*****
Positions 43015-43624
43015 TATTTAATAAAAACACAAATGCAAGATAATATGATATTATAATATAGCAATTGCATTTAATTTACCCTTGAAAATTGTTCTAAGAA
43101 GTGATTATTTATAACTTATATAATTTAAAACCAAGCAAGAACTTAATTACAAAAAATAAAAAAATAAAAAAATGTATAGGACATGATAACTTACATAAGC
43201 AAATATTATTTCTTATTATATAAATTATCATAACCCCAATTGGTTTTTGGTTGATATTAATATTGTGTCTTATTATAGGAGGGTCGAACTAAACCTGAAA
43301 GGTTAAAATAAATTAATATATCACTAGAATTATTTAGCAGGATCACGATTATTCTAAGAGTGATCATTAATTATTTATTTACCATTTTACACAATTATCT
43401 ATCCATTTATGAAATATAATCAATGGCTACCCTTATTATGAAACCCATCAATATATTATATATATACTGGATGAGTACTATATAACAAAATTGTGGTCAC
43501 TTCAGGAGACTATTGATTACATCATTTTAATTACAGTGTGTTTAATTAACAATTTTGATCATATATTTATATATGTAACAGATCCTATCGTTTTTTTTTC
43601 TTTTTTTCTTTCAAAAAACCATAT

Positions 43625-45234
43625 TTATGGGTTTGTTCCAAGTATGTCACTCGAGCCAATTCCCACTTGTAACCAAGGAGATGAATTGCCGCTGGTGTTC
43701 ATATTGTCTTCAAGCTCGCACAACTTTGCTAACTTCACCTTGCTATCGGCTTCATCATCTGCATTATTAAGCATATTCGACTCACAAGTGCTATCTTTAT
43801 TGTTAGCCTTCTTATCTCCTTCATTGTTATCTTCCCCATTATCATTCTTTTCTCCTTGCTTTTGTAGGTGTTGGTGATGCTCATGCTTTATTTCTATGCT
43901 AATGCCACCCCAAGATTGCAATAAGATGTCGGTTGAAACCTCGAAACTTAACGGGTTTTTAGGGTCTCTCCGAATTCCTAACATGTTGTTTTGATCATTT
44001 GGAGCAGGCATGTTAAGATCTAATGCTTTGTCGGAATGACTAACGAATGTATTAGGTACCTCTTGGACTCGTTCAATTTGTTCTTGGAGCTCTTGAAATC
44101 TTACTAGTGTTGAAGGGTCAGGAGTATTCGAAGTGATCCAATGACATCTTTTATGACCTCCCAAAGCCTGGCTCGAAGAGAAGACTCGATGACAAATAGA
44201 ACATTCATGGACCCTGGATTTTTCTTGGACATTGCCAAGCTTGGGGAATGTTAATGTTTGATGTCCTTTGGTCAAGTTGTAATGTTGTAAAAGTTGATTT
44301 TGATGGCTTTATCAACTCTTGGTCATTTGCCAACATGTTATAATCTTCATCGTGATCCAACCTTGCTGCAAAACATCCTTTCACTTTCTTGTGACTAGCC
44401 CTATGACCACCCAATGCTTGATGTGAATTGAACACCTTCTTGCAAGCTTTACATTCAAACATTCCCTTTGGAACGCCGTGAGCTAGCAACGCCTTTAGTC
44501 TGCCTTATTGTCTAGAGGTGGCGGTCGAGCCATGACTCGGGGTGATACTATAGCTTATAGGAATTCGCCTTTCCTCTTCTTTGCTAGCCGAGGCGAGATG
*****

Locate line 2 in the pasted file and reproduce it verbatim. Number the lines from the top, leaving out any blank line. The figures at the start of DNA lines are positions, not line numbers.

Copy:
43015 TATTTAATAAAAACACAAATGCAAGATAATATGATATTATAATATAGCAATTGCATTTAATTTACCCTTGAAAATTGTTCTAAGAA